Although many investors claim they fund fewer than one percent of the deals they consider, they obviously must say “yes” to some, right? To improve your odds of getting funding for your small business, follow these simple guidelines.
Honestly Value Your Company
Investors are not easily swayed by fast-talking entrepreneurs who overvalue their fledgling companies or by naive hopefuls who believe their ideas are worth their weight in gold.
Most investors will know exactly what your company is worth. So keep it real: If your ballpark figures don’t add up correctly, you’ll never get to first base.
Ask for What You Need, Not What You Want
Any serious investor will calculate the likely costs of implementing your plans for expansion, diversification, or whatnot. Ask for too little of an investment and you’ll paint yourself as ignorant; request too much and investors will wonder what secret agenda you aim to pursue with the surplus.
Develop an accurate figure for the capital you truly need, and demonstrate your competence by sticking to it in all your investor presentations and negotiations.
Project the Future Realistically
Regardless of how great your new product or service, company growth will be difficult and take time. A company selling $1 million today is aiming to reach its next reasonable sales goal, which may be $2 million or $5 million, not $50 million. Nothing says “loser” or “rookie” to an investor as loudly and clearly as a pie-in-the-sky growth projection.
Know Your Competition
Telling investors your company has no competition does not make your pitch stronger. It makes you look foolish, because investors know you either haven’t looked hard enough or aren’t savvy enough to recognize who’s capable of eating your lunch in the marketplace.
To some investors, claiming you have no competitors marks you as dangerously out of touch with your own business and industry.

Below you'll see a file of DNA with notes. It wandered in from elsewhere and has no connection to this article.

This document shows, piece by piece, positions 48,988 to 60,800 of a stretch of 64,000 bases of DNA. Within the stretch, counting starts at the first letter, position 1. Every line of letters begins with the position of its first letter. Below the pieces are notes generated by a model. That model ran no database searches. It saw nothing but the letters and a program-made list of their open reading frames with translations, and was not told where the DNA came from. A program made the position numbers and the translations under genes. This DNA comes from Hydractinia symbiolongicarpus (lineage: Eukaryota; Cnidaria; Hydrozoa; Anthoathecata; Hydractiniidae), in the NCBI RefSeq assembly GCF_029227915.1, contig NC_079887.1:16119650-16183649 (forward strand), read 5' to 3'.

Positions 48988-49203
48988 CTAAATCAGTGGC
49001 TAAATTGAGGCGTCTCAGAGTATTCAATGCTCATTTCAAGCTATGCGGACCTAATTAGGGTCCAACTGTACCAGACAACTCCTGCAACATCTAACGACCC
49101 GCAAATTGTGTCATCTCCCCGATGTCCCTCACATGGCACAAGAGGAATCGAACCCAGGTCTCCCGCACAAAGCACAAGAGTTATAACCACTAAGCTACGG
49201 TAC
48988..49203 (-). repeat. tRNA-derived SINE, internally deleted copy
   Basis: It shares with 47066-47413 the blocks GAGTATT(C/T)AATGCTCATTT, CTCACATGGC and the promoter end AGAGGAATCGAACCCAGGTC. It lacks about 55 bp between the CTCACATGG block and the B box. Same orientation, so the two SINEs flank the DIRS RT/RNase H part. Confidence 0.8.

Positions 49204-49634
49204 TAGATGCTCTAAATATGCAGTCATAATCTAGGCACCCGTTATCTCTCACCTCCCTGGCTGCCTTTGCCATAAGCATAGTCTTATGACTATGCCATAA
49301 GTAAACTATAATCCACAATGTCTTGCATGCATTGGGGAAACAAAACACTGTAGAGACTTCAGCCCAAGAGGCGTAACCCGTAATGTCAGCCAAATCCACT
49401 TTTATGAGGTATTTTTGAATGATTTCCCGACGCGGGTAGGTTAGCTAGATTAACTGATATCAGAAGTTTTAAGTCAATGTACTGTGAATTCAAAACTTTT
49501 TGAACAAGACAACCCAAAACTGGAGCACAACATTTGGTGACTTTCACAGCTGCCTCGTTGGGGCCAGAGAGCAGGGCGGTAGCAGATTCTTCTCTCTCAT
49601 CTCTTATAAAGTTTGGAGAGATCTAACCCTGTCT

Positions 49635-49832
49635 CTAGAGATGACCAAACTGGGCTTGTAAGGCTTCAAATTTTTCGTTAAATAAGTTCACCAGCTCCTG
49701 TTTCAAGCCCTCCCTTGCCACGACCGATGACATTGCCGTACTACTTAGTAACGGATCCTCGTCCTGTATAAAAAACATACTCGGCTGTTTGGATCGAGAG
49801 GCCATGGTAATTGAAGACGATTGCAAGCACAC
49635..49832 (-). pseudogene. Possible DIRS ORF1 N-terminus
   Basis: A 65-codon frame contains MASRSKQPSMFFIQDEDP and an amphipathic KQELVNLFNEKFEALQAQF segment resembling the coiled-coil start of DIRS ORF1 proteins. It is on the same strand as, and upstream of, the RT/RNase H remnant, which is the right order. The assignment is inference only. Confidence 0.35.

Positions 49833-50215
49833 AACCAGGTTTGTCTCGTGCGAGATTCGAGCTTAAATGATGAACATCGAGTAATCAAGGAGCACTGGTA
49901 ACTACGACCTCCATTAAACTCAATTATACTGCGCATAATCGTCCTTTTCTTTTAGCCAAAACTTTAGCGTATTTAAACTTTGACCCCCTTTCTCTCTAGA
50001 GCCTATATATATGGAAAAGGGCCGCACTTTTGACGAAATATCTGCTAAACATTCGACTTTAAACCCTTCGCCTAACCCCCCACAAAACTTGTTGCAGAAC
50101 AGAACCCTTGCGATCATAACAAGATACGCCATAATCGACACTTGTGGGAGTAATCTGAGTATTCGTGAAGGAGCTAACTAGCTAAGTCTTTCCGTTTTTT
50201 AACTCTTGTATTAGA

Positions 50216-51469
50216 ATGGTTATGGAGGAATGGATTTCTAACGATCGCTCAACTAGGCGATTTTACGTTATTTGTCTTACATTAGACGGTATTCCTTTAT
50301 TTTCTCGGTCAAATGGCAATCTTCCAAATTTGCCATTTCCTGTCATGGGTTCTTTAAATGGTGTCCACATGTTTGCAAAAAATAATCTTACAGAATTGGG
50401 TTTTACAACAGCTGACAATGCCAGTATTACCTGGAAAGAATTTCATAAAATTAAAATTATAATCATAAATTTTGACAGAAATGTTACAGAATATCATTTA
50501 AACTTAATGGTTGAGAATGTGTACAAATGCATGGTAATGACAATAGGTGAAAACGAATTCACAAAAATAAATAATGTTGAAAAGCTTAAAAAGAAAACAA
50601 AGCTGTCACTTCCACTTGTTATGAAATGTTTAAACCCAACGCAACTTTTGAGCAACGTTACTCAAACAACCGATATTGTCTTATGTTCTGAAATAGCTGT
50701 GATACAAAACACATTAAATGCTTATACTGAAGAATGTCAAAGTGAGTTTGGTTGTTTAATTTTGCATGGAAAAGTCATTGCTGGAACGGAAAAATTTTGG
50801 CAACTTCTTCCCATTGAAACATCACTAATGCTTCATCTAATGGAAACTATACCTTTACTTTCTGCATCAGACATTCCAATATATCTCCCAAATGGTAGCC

Pitch the Right Investors
Every investor is most comfortable placing a certain amount of money in companies of a certain size. You’ll get the most traction by pitching investors who are ready, willing, and able to answer your pitch with a “yes.”
There’s literally no point talking with investors who are too large or too small for the capital infusion you seek. As well, they will
not be impressed by talk that “you’re also talking to the big boys” or that “you’re offering a chance to step up in class.”
Raising money is difficult, time consuming, frustrating, and absolutely essential for many businesses that want to grow. Your best bet is to work hard at developing a powerful pitch, then stay on message as you pitch potential investors who are a good match in terms of size, as well as their range of interests and expertise.
Most importantly, do not give up too soon. Australian entrepreneur Paul Cave reportedly made more than 50 presentations to investors before uncovering any interest in his idea. He wanted to lead tourists up some 465 steps to the top of the iconic Sydney Harbour Bridge. (He also overcame more than 60 government objections to his plan.) Since 1998, Cave’s company has guided more than 2.5 million people, charging up to AU$298 per person.